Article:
Following the acquisition of Spanish cableco ONO by British telecoms giant Vodafone Group last year, the latter’s Spanish subsidiary Vodafone Spain has been told it must give up frequencies it acquired as part of that deal, as it had breached a spectrum cap for the band in question.
As previously reported by CommsUpdate, back in July 2011 ONO, Spain’s largest cable operator by subscribers, spent EUR13.30 million (USD19.2 million) on 20MHz in the 2600MHz band in nine regions of the country, those being: Cantabria, Catalonia, Valencia, Madrid, Murcia, Navarra, La Rioja, Ceuta and Melilla. At the same time, Vodafone Spain itself acquired a total of 40MHz in that same band at a cost of just over EUR59 million.
According to Expansion, Vodafone had two options for relinquishing these frequencies, those being to either strike a deal to sell them to another company, or instead hand them back to the state. While it is understood that negotiations regarding a possible sale had been carried out with alternative operator Jazztel, such plans were effectively blocked by the announcement that Orange Espana had made a EUR3.4 billion offer for that company in September 2014. With it appearing unlikely a deal could be struck to sell off the spectrum to any other company, it has been claimed that Vodafone will now have to return it to the state.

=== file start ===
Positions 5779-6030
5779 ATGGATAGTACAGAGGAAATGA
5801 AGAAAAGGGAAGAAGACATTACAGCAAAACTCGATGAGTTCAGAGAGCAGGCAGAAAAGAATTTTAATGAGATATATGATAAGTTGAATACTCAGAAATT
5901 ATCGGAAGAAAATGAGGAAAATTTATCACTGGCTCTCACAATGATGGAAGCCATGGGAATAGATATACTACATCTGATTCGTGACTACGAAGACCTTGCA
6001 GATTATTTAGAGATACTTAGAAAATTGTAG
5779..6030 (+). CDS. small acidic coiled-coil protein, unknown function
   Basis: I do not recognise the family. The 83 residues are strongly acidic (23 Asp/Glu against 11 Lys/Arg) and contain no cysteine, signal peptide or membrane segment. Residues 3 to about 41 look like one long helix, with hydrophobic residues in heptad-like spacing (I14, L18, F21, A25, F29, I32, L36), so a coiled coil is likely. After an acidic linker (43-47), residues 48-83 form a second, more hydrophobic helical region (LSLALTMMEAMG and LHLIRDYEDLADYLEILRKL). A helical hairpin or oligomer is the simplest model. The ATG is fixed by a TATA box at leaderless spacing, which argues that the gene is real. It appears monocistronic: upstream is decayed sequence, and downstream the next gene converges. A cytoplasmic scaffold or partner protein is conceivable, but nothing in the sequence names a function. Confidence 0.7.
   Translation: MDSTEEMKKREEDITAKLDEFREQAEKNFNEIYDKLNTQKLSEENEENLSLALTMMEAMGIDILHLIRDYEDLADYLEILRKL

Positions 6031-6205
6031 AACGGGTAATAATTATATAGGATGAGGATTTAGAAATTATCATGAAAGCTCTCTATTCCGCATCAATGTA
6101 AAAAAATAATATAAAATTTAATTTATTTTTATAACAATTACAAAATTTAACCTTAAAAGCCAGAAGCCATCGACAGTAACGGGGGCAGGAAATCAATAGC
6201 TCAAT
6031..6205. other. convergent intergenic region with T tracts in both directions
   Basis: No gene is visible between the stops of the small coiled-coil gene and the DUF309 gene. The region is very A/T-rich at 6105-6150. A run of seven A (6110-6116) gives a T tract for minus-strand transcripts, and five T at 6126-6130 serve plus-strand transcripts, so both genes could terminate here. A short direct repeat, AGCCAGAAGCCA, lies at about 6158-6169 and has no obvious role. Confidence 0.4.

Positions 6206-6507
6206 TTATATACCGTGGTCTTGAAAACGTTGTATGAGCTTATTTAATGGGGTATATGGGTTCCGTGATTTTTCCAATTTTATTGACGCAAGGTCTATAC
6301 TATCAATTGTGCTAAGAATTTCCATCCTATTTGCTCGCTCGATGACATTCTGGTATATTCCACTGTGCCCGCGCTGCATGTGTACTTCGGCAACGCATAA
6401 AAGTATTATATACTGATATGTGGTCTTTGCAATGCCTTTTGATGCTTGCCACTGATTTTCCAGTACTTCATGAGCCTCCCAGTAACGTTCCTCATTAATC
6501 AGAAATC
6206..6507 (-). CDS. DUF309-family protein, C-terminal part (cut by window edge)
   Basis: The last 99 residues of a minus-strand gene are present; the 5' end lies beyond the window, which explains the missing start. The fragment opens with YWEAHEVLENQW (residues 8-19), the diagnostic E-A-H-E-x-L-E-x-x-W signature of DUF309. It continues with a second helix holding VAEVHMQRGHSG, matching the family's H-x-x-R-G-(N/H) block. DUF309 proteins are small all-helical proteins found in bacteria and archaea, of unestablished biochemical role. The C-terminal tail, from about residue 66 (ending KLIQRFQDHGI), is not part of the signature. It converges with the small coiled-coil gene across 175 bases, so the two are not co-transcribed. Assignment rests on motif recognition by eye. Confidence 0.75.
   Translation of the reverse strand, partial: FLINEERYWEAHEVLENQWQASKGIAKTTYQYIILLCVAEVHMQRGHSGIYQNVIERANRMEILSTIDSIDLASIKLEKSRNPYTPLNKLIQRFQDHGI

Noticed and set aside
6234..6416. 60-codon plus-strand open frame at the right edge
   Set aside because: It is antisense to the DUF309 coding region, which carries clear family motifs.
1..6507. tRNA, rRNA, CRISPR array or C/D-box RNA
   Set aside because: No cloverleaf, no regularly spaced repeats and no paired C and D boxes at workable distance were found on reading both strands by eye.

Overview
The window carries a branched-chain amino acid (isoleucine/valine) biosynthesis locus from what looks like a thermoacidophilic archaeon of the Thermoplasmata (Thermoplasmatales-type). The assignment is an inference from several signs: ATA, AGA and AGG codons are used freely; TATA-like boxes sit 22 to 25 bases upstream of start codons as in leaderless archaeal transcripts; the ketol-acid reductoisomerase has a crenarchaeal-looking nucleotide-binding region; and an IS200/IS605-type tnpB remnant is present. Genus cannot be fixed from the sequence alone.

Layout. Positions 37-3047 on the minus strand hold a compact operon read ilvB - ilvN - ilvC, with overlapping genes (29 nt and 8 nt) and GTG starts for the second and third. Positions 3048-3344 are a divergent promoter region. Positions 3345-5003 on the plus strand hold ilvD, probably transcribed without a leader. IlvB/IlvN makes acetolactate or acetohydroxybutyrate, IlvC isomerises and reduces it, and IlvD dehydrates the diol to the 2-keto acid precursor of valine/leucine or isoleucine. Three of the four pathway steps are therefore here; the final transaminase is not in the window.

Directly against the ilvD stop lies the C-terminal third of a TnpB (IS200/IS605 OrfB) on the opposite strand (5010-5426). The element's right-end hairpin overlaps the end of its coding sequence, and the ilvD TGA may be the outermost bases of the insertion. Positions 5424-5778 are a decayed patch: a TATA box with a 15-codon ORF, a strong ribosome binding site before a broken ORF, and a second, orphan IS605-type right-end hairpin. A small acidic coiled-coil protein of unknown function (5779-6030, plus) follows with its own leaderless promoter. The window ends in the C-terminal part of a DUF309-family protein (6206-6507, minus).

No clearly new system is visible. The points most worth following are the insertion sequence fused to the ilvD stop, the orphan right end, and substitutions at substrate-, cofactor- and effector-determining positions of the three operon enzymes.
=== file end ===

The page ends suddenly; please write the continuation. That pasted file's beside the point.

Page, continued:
However, rather than simply hand it back, Vodafone is said to be keen to get some return, though an initial inquiry into how much it would cost it to retain the frequencies was said to have been knocked back by authorities. As such, it has been claimed that Vodafone could instead pursue legal avenues, firstly to overturn the decision requiring it to unload the frequencies, while it has also been suggested it may launch proceedings with a view to reclaiming the money ONO had originally spent on the spectrum.